Are we obsessed with our weight?

A number of a scale shouldn’t define anyone, but health should be a factor

By Kelly Hockenberry, Columnist, The Times

UTKellyColumn copyJoni Edelman is a blogger and mother of five who recently created a firestorm of controversy when she wrote about her experience of gaining weight and finding happiness as a result. Click here to read her post:

I read it and it bothers me. Why does our country obsess over the idea that your weight defines who you are? On BOTH ends of the spectrum (heavy or thin), it is simply untrue. Although, I do think that an easier argument can be made that losing weight, if done in a healthy way, improves quality of life. If you feel better, can move around more easily, have better stamina and energy, it is a safe bet that you will be happier, overall. This is a matter of physiology, not vanity.

Edelman’s position is that at 123 pounds she was “obsessive” about her weight. Logging miles on the treadmill, counting every calorie, self-loathing about her reflection in the mirror, she was consumed by her thinness. Understandable. I think it is apparent that this lifestyle choice would make a person rather miserable.

The article goes on to say that after being treated for bipolar depression (a SIGNIFICANT point, in my opinion), Joni gained weight. She postulates that the additional pounds to her frame released her from the stigma society has created regarding body image. She was finally “fat and happy.”

Hold on a minute.

While I would NEVER suggest that the regime Joni relied upon to stay at 123 pounds was a healthy one, I believe it to be equally unhealthy to espouse the belief that letting weight creep on is a good thing. The backlash against people who work hard to stay fit and fight the aging process is relentless. It is considered shallow to be concerned with your appearance or to actively take steps to retain a youthful approach to life. Yet, ironically, our nation is more than half full of people with significant weight to lose. It has a devastating impact on our healthcare system and our economy. So, while it may be a shame that advertisers embrace an airbrushed philosophy to sell their products, it obviously is not causing many to put down their Big Macs.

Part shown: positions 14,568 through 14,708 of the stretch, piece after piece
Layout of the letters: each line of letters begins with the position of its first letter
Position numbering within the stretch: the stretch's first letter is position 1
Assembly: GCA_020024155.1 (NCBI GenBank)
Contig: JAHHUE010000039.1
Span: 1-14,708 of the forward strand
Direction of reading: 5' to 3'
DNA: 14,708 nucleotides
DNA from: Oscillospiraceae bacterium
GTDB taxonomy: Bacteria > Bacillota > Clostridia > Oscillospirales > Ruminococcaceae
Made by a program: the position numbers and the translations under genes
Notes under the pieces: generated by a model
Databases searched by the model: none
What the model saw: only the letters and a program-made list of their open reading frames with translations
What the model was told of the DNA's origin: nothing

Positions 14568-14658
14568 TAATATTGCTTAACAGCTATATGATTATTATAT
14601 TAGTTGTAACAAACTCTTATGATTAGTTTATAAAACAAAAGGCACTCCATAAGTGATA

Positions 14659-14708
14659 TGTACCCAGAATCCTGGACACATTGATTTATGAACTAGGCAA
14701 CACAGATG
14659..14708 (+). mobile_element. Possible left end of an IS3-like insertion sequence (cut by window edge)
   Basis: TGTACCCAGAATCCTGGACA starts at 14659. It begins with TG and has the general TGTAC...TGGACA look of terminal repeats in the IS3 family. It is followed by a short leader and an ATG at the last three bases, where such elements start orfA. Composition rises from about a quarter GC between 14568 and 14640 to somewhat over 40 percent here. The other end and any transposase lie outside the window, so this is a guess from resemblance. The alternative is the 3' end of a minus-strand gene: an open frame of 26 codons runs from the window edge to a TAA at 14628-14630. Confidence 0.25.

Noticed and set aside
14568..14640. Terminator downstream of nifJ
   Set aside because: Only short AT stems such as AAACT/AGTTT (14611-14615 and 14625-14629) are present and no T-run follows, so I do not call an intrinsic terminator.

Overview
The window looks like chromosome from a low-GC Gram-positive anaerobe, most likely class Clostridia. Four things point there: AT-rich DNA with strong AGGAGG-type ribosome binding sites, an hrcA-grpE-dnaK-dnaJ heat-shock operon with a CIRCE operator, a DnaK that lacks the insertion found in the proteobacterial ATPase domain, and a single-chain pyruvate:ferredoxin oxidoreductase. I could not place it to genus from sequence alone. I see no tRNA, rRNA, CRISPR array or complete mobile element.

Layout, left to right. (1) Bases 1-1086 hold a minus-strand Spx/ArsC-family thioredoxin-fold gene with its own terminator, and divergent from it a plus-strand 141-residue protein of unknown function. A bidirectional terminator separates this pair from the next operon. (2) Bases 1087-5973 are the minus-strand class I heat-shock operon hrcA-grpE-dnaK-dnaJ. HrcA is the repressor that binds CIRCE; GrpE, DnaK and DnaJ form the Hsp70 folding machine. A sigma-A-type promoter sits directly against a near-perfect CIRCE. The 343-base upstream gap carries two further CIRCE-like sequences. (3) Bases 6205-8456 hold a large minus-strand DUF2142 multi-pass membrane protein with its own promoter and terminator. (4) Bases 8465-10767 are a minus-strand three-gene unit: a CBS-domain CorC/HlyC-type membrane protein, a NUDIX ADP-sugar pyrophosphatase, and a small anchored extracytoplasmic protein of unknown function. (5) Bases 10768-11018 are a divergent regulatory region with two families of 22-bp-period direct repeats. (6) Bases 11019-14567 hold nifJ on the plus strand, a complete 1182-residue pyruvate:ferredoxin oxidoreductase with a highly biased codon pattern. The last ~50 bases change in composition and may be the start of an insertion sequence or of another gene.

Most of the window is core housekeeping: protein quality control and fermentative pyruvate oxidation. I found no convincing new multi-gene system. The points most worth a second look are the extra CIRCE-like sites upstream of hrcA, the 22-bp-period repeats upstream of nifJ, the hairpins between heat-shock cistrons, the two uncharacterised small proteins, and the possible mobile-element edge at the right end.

How about instead of suggesting that we just “let go” and eat what we want, drink what we want and exercise when the mood strikes, we encourage people to educate themselves about the power of a healthy lifestyle? If we can do that, perhaps we WILL end up happy. Happy to have control over our bodies and the quality of food we put into it.

What do YOU think? Please leave your thoughts in the comment section below!

Happy Weekend!

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